Hong Kong is going through its toughest political protests since the 1997 handover, as different pro-democracy activists rally for universal suffrage. Many christians, like Baptist minister Chu Yiu-ming, say the battle is too important to cave in to the threats of jail and the communist party.
Yiu-ming's organization, Occupy Central, and other activist groups like his, has begun crippling the city's financial district through sit-ins and civil disobedience.
The latest wave of unrest started in August, when Beijing rejected demands for people to freely choose the city's next leader in 2017. The central government is allowing for elections, but they want to control who goes on the ballot.
Over the weekend, the police forces used riot gear, pepper spray, tear gas, and police batons against the peaceful protestors, consisting mainly of students, with dozens injured by authorities.
Public condemnations against the police's use of excessive force against peaceful protestors are spreading rapidly across social media. The protestors appeared to pose no clear or imminent threat to public safety or property, nor have there been any reported instances of protestors threatening police. Some protestors shook police barriers and threw empty plastic bottles, but the protest otherwise remained entirely peaceful. Some video footage showed disturbing uses of pepper spray.
Yiu-ming, who grew up on the mainland remembers the cultural revolution and has a strong fear of going to jail, but he told the South China Morning Press that something has to be done.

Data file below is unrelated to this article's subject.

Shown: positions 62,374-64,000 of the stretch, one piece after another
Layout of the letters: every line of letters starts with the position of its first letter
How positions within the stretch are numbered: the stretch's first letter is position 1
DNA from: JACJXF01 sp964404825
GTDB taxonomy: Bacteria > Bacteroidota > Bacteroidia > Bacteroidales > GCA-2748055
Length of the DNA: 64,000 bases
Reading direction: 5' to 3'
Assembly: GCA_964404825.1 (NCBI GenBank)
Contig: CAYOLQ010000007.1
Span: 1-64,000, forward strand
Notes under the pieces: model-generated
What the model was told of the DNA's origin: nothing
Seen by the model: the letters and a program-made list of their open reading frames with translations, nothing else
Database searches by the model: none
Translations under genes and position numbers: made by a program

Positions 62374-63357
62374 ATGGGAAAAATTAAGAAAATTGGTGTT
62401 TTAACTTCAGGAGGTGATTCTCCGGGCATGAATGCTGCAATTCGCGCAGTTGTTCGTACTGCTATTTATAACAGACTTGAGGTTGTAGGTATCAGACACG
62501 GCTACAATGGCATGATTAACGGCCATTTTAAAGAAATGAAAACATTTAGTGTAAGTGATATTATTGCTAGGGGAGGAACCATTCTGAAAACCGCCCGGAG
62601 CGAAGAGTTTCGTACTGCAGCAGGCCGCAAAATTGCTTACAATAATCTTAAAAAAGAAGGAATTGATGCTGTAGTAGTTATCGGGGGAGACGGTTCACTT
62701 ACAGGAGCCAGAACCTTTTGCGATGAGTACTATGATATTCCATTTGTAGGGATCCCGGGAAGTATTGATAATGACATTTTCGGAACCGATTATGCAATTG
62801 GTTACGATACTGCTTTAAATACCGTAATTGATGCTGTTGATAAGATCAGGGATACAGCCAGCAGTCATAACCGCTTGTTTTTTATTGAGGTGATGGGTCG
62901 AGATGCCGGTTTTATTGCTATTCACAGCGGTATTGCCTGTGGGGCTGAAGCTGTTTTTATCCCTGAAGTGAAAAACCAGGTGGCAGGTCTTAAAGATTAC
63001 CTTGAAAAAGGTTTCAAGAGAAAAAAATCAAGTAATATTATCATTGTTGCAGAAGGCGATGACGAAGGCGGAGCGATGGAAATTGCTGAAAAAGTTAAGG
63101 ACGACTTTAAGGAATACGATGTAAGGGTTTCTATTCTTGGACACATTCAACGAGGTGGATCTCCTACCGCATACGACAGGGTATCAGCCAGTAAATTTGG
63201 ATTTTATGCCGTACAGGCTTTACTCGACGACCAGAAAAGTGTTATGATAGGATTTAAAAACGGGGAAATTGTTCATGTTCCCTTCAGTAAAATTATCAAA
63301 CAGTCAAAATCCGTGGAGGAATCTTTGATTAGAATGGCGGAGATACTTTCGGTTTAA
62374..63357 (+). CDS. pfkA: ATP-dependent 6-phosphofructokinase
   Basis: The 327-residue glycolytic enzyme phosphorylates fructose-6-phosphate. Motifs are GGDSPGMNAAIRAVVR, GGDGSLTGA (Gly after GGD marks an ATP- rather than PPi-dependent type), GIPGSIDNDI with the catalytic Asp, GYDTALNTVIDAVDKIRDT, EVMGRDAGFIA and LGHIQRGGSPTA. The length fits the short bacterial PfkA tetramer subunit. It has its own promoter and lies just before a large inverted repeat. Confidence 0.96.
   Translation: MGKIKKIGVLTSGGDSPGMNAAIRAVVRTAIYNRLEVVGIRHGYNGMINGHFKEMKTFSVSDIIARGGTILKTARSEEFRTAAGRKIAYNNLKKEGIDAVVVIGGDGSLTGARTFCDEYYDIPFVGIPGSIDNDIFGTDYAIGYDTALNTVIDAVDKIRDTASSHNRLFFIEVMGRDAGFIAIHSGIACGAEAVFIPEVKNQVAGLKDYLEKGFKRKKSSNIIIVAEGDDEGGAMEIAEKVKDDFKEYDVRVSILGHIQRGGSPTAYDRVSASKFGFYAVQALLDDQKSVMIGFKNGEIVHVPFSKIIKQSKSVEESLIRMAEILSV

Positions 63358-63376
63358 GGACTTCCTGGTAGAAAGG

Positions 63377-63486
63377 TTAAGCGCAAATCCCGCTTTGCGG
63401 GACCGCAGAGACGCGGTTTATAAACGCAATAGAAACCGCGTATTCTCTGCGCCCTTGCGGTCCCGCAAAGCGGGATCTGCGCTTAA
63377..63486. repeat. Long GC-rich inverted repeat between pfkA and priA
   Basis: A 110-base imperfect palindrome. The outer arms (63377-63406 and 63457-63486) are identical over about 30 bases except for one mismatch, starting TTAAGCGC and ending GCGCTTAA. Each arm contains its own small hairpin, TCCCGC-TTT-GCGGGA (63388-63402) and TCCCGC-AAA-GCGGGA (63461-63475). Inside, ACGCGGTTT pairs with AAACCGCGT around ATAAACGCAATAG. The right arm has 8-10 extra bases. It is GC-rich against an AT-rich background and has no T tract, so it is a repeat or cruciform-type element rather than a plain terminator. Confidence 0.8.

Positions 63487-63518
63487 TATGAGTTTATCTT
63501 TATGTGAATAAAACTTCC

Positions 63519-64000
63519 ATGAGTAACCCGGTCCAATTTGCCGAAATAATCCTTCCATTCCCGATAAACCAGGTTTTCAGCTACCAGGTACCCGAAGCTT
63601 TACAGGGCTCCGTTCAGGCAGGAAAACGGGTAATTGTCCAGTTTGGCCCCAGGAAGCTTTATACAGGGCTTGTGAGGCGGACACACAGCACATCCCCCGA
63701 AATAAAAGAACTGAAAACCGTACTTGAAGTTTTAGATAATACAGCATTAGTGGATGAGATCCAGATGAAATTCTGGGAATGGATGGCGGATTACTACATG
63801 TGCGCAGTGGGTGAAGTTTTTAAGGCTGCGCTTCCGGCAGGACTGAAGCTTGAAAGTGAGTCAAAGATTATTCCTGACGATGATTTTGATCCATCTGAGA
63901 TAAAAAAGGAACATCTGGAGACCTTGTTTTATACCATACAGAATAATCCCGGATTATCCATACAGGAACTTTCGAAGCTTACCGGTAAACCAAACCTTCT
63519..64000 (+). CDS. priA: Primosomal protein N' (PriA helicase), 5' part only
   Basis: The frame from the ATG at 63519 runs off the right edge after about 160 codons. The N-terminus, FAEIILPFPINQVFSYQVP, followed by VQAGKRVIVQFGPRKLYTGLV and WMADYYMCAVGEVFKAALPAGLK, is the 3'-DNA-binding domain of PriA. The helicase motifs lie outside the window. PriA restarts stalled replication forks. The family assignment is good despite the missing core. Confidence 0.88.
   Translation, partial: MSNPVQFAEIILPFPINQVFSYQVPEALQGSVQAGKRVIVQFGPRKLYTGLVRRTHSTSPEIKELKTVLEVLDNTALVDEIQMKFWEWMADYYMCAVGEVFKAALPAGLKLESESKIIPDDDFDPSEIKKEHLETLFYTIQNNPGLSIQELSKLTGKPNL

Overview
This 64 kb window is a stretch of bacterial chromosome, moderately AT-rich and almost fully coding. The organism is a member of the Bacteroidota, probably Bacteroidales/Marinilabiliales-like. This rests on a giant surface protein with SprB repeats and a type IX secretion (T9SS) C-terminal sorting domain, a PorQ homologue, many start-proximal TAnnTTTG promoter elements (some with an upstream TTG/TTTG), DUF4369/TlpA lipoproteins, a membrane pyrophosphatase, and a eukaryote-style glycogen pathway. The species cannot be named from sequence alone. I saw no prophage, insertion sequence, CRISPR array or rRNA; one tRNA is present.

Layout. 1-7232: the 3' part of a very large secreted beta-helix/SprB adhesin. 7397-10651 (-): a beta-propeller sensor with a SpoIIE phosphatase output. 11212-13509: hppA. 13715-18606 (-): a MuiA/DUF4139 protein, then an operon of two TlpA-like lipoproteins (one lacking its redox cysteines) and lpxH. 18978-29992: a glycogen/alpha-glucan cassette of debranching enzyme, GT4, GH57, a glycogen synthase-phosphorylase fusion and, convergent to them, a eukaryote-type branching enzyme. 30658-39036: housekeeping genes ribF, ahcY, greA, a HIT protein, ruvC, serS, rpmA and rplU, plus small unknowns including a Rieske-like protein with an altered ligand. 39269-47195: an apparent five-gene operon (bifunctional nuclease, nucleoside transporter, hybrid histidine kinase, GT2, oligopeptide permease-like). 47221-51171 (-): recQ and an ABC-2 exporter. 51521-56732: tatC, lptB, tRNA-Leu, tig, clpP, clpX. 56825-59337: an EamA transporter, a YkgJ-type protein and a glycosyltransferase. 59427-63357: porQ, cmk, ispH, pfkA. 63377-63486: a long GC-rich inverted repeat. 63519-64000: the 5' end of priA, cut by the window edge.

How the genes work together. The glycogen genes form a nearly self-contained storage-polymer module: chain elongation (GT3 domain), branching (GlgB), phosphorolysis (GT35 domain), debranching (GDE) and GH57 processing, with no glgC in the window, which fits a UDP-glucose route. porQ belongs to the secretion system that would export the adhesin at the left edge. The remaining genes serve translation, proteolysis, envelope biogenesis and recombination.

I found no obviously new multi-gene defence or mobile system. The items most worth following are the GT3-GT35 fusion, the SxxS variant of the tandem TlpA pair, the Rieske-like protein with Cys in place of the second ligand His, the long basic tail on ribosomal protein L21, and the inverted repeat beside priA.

"I am ready to conquer and pay the price [for democracy]," he said. "I am already 70 years old ... I come out just in the hope of clearing some obstacles and paving a smoother road for our next generation, so that they can have an easier life."
Beijing has so far refused to cede ground on its stance, setting the scene for growing, and more intense, clashes.
Many on the island have come out to rally, but not all support the pro democracy side. Even among the Christian population, there are different voices.
Former Catholic leader Cardinal Joseph Zen Ze-kiun said that voting in the 2017 chief executive under restrictive conditions laid down by Beijing would be meaningless, seeming to side with the protestors. While other Christians, like Anglican Archbishop the Most Reverend Paul Kwong, a member of the Chinese People's Political Consultative Conference, urged Christians to "remain silent" in the face of social conflicts as Jesus was silent on the cross.
Yiu-ming, whose Chai Wan Baptist Church does not affiliate directly with the Catholics or Anglicans, said while it was normal for different churches to express different views, "it was a worse thing to cite the Bible and create misunderstanding among the congregation or the society".
"For example [if you cite the Bible] to say that we must submit to authority, you [could be] reading it too simply ... in fact if rulers are disobeying God, we won't obey them either," he pointed out.
But Yiu-ming said he was grateful for Cardinal Zen's support for democracy.
"You can say that he doesn't represent the [Protestant] church, but his expressions ... reflect the church's basic core values," he said.